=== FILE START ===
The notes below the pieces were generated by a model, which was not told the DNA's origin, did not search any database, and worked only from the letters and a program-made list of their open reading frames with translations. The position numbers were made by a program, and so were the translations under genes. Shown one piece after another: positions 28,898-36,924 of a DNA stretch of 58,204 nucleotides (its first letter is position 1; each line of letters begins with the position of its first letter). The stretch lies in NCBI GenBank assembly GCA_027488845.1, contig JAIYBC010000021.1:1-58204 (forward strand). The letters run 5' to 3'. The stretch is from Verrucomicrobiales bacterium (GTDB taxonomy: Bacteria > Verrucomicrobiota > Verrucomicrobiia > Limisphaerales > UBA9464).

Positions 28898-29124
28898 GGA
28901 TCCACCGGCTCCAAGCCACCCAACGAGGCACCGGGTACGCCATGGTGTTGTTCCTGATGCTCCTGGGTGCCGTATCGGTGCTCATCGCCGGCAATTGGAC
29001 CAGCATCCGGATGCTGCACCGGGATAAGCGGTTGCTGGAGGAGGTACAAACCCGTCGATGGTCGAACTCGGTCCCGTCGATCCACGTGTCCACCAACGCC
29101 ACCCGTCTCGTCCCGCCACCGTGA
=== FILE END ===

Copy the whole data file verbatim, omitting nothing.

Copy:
The notes below the pieces were generated by a model, which was not told the DNA's origin, did not search any database, and worked only from the letters and a program-made list of their open reading frames with translations. The position numbers were made by a program, and so were the translations under genes. Shown one piece after another: positions 28,898-36,924 of a DNA stretch of 58,204 nucleotides (its first letter is position 1; each line of letters begins with the position of its first letter). The stretch lies in NCBI GenBank assembly GCA_027488845.1, contig JAIYBC010000021.1:1-58204 (forward strand). The letters run 5' to 3'. The stretch is from Verrucomicrobiales bacterium (GTDB taxonomy: Bacteria > Verrucomicrobiota > Verrucomicrobiia > Limisphaerales > UBA9464).

Positions 28898-29124
28898 GGA
28901 TCCACCGGCTCCAAGCCACCCAACGAGGCACCGGGTACGCCATGGTGTTGTTCCTGATGCTCCTGGGTGCCGTATCGGTGCTCATCGCCGGCAATTGGAC
29001 CAGCATCCGGATGCTGCACCGGGATAAGCGGTTGCTGGAGGAGGTACAAACCCGTCGATGGTCGAACTCGGTCCCGTCGATCCACGTGTCCACCAACGCC
29101 ACCCGTCTCGTCCCGCCACCGTGA